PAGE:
Harry S. Truman photo

The President's News Conference

September 26, 1946

THE PRESIDENT. [1.] I have been somewhat disturbed by the comments on the meat situation, and since I happen to know of my own knowledge something about the meat situation, and since I have been from a meat-producing State, and have been--during the early years of the war--into it in detail, I am now and for some time have been looking into this present meat shortage.

In July and August, when there was no price control on meat, meat was abundant. Now there is price control, and meat is short. It is natural, therefore, for people to blame the shortage on price control. This line of reasoning is wholly wrong.

The fact is that the present shortage is due in large part to the extraordinarily large slaughter in July and August. Without price control, prices of the relatively short supply of livestock went to unprecedented heights. A lot of livestock was rushed to the market because of these prices, and because it was known that the controls were likely to be restored. Many of these cattle would normally have been fed to heavier weights and have gone to market during September and October, instead of August.

And those underfed cattle that were sold added to the shortage--there was that many fewer pounds of meat when they were slaughtered.

Whether price control had been restored or not, the glut of meat in the summer was bound to mean a shortage in the fall, especially on desirable cuts and grades. Besides, with the restoration of price controls after a period of uncertainty and confusion, it was only natural that livestock growers would hesitate to send their animals to market. Producers would naturally hope that something might happen to give them higher prices again.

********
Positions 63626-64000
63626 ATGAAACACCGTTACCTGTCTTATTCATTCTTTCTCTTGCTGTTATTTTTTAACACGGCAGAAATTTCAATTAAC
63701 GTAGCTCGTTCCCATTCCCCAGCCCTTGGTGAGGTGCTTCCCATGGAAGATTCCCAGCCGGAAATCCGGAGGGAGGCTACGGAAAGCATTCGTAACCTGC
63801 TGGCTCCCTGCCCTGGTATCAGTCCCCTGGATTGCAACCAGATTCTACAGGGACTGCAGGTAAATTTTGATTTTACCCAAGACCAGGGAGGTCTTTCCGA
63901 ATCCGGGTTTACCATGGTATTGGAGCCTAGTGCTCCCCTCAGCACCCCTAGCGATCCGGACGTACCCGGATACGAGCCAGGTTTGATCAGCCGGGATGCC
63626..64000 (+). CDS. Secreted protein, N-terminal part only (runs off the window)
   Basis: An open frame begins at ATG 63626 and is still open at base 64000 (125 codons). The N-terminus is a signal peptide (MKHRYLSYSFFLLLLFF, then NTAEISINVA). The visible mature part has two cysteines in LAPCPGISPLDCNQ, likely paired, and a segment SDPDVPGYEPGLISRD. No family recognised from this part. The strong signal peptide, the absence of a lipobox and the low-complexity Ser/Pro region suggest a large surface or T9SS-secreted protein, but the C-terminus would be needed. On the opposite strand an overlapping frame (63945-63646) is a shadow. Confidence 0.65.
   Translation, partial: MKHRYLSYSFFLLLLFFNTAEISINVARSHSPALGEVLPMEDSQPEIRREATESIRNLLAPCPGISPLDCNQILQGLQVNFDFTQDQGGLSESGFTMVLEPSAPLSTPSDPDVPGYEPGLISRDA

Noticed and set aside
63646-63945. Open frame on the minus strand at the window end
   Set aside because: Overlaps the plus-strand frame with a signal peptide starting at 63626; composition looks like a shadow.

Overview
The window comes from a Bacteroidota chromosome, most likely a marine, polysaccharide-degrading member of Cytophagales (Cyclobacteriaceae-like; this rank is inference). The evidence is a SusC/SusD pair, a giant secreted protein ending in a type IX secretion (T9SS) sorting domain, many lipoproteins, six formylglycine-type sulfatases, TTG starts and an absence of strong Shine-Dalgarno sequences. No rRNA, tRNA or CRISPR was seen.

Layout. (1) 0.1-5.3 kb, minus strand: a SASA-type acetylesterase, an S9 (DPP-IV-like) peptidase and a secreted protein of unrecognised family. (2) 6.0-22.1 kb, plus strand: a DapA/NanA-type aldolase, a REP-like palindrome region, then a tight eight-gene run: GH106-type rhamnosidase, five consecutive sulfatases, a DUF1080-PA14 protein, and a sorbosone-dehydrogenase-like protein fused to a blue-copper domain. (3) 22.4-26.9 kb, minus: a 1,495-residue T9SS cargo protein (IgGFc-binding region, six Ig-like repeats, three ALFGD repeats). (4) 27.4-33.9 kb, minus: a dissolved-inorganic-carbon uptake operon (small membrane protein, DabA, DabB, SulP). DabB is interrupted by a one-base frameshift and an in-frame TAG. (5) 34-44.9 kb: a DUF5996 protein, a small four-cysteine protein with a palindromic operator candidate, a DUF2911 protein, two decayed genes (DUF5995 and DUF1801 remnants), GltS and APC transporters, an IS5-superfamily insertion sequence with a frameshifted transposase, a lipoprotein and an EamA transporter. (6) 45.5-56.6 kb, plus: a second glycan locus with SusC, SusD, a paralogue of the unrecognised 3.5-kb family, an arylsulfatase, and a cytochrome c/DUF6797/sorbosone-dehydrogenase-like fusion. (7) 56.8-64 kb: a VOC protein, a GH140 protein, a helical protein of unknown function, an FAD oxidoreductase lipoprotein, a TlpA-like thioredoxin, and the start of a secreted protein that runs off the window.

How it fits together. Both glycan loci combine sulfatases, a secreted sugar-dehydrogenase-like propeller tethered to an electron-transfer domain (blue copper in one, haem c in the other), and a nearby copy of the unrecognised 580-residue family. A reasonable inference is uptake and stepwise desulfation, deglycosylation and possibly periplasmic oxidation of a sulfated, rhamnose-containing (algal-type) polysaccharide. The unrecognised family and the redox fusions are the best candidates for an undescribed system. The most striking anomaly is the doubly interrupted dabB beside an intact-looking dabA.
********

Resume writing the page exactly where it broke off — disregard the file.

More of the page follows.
Mr. Anderson dispelled that idea the other night in his speech.

To the extent that livestock is going into feed lots and being fed to higher grades and better weights, the result will be a greater quantity and better quality of meat in the near future than would be the case if there had been a further continuance of the premature marketing of livestock.

That's just in line with what I told you about, that they were worth more when they were short.

Also, the normal run of grass-fed cattle, which occurs in the early fall, should soon begin to appear, with a consequent improvement in the meat supply.

But I want to say to you that the fat grass-fed cattle supply is also short, for the simple reason that there was a drought in the Southwest beginning in June, which dried up most of the grass, so the ordinarily large supply of grass-fed cattle will also be short; although what there is of the grass-fed cattle will be shipped in October.

I know about these things, for I lived in one of the greatest cattle growing States in the country most of my life, and I spent all of my young days feeding cattle and livestock and hogs, so I know what I'm talking about on this. [Laughter]

The fall run of hogs which normally begins in October may be somewhat later this year because of the prospects of a record corn crop, and the resulting opportunity for profit from feeding to heavier weights. Ordinarily, the heaviest hog slaughter occurs in the period from October through February, during which over half of the total yearly slaughter customarily takes place.

You see, there are two crops of pigs in this country, in the spring and in the fall. Fall hogs you feed through the winter.

In spite of the outlook for temporary relief in the next few months, it is hard to predict what may happen in the spring.

Now this meat shortage, to some extent, is due to the fact that we were willing to ship some of our short grain supplies to those countries where people were starving to death. All this dovetails in together.